Friday, 1 January 2010

Mary, Mother of God

In the West, January 1st was the oldest, the most primitive, feast of Our Lady. It was later observed as the Octave Day of Christmas and then later still as the Circumcision of the Lord: an auspicious start to the New Year indeed!

Unlike we poor, simple twenty-first century types, the Christians of late antiquity / the early middle ages (take your pick) could hold more than one idea in their heads at the same time. So today we have essentially ended up with three observances in one: what the early Roman sacramentaries called "the Octave of the Lord," (indeed the greater part of the Mass was of the octave of Christmas) Various parts of the Mass and the Office also celebrate the divine motherhood of Our Lady Mary. Today’s "third feast” celebrates the Circumcision of Christ which has been celebrated since the sixth century. As today's Gospel relates, eight days after His birth Christ underwent, like all Jewish males, the rite of circumcision given to Abraham by God as a sign and pledge of his faith, and He received the Name of Jesus, "the name given by the angel before he was conceived in the womb."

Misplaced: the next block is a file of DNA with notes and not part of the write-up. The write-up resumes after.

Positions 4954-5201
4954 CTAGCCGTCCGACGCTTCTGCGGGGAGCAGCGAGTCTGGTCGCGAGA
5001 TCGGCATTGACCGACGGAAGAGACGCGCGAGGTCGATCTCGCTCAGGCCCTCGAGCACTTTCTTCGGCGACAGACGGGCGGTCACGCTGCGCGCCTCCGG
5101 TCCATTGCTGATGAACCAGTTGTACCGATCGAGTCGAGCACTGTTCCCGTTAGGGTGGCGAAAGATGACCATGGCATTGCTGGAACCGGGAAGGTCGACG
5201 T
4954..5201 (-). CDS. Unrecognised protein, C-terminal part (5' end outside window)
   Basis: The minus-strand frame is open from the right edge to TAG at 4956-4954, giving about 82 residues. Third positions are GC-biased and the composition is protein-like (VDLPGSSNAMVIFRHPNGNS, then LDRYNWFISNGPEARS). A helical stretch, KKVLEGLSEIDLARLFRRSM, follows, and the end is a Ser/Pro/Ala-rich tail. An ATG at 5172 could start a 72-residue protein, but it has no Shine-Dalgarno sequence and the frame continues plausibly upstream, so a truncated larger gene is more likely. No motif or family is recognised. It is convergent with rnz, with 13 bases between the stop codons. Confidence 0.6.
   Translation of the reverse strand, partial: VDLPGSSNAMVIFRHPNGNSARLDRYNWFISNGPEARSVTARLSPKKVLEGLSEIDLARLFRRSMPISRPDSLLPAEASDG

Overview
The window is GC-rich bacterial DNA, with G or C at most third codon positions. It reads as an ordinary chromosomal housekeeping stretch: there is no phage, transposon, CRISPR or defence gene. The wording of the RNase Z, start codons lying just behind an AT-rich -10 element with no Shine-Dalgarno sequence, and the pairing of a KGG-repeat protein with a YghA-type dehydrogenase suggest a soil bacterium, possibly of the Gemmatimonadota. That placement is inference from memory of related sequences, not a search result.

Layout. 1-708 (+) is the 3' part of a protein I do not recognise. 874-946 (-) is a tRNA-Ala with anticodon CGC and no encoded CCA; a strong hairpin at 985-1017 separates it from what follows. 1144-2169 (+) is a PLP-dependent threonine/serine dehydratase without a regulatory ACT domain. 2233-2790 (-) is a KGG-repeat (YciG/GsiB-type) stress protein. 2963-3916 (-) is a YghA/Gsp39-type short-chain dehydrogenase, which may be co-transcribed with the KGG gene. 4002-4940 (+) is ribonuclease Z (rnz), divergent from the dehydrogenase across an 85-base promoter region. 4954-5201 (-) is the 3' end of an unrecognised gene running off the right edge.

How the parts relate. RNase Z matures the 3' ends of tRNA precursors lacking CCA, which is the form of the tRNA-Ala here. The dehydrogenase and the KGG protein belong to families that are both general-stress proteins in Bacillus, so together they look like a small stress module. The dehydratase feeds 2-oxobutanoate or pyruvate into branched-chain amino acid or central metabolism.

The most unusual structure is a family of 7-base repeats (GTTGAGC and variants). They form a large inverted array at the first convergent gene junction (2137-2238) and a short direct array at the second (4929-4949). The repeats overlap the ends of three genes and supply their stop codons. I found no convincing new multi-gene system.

Happy New Year!
May the prayers of Our Lady be with us in what promises to be a not uneventful time!

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